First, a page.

Are you a tea lover? Well, if you are, you need to be able to recognize and explain the biggest and most common types of tea available at your local supermarket. Read on to discover the different tea types, what sets them apart from one another, and what’s best for what tastebuds…
So, while there are different tea types, it important to know that they all come from the same plant: Camellia Sinensis. So, what makes the different types of tea different? Well, how the leaves are processed! Before the plant leaves become tea leaves they are plucked, withered, rolled, oxidized, and dried, all for varying lengths of time, depending on the type. Meanwhile, some types omit certain steps or repeat them. So, there’s a a lot of different ways to make tea! However, the five most recognized types of tea are black, white, green, oolong, and pu’erh. Let’s start with the most popular type, black tea.
Black tea, the most popular type of tea, goes though each step outline above. One of the reason black tea is the most popular is that no steps are repeated, making it the quickest and easier tea to manufacture. Believe it or not, the leaves are usually bagged and ready to go less than 24 hours after picking. As such, there are many varieties of black tea available at your local supermarket. Black tea has a mild profile can is often drank on its own, or with a little honey and sugar. Though, some like a drink, milk tea, made with black tea, milk, and coffee, not dissimilar to a cup of coffee.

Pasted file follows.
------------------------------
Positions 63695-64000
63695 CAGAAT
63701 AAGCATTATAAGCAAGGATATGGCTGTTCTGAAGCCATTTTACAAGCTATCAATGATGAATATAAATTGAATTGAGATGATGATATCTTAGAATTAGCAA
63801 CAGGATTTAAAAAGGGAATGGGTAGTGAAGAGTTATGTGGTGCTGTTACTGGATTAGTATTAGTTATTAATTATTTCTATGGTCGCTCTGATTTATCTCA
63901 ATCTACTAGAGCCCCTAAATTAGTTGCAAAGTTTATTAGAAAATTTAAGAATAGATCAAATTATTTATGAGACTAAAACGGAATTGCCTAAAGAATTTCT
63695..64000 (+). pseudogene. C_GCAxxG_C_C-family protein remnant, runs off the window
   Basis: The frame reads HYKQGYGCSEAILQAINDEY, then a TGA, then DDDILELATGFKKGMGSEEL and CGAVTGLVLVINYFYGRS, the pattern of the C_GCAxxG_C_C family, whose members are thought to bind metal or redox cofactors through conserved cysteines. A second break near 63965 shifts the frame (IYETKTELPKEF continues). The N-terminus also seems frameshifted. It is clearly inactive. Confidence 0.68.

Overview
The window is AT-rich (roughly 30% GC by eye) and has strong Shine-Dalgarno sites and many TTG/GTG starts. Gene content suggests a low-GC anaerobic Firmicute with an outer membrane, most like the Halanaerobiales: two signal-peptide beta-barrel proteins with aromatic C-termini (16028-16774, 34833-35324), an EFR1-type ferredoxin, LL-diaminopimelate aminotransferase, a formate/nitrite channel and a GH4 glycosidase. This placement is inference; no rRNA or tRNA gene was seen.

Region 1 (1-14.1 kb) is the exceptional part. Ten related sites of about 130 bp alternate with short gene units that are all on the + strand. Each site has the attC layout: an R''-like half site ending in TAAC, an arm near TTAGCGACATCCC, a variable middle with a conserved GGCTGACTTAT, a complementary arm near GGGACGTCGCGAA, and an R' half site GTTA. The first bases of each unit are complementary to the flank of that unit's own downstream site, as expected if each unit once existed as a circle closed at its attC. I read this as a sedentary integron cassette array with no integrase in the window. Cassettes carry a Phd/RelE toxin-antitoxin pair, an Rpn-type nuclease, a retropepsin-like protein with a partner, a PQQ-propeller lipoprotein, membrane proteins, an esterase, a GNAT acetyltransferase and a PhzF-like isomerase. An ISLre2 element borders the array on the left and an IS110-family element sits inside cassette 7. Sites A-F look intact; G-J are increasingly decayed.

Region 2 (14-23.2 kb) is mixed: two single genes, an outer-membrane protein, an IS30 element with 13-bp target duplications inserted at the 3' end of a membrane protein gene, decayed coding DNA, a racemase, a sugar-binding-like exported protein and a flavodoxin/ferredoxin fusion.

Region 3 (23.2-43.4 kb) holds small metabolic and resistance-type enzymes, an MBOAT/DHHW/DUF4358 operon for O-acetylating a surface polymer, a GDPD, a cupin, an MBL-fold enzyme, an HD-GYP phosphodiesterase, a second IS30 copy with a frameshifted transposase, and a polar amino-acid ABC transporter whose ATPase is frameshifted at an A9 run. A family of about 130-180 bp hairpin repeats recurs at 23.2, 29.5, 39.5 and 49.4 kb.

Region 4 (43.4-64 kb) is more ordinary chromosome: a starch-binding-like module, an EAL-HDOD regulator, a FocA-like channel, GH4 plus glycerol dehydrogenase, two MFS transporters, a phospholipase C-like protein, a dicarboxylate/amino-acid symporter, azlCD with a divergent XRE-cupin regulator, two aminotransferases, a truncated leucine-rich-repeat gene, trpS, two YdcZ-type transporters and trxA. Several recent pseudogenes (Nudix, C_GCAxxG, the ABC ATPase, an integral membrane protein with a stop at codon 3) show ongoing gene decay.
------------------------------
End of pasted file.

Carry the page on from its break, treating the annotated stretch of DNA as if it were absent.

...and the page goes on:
Green tea goes through a slightly different process than black tea before making it to our houses. It’s plucked, withered, rolled and then dried in an oven at a very low temperature. Just like baking an apple, it maintains its fresh, green color without turning brown or black. At the same time, the leaves are also rolled up and shaped before getting dried for the last time. After brewing, green tea looks green, of course, and has a very grassy, earthy taste. Still, its also a popular dessert item as well, with green tea ice cream and mochi.
Oolong Tea is usually described as something of a mix between green and black. Like Green Tea, it can take several hours to produce, and several days pass between picking and bagging. The leaves were first rolled, then oxidized as they are left to rest before repeating the steps, sometimes with heat. Throughout the making of oolong tea, it gains amazing smell and flavor that opens up more once it’s getting brewed. Oolong has soft flowery and fruity flavors, with a slight Black Tea-like bitterness.
Different from other types, white tea is nearly unprocessed. However, it actually takes the longest to produces. These tea leaves are plucked and then left out to air dry over a long period of time, sometimes several days. Occasionally, to speed up the process, they get thrown together into a tumble dryer to slowly dry on the lowest setting. The process can take anywhere from two days to a week. After brewing, white tea looks green or yellow after brewing, and has a strong floral and fruity flavor, perfect to go with a meal.
Don’t forget to drink your cup of tea every day. It’s very health improving, good for weight loss, keeping the immunity system strong and simply a better alternative to coffee!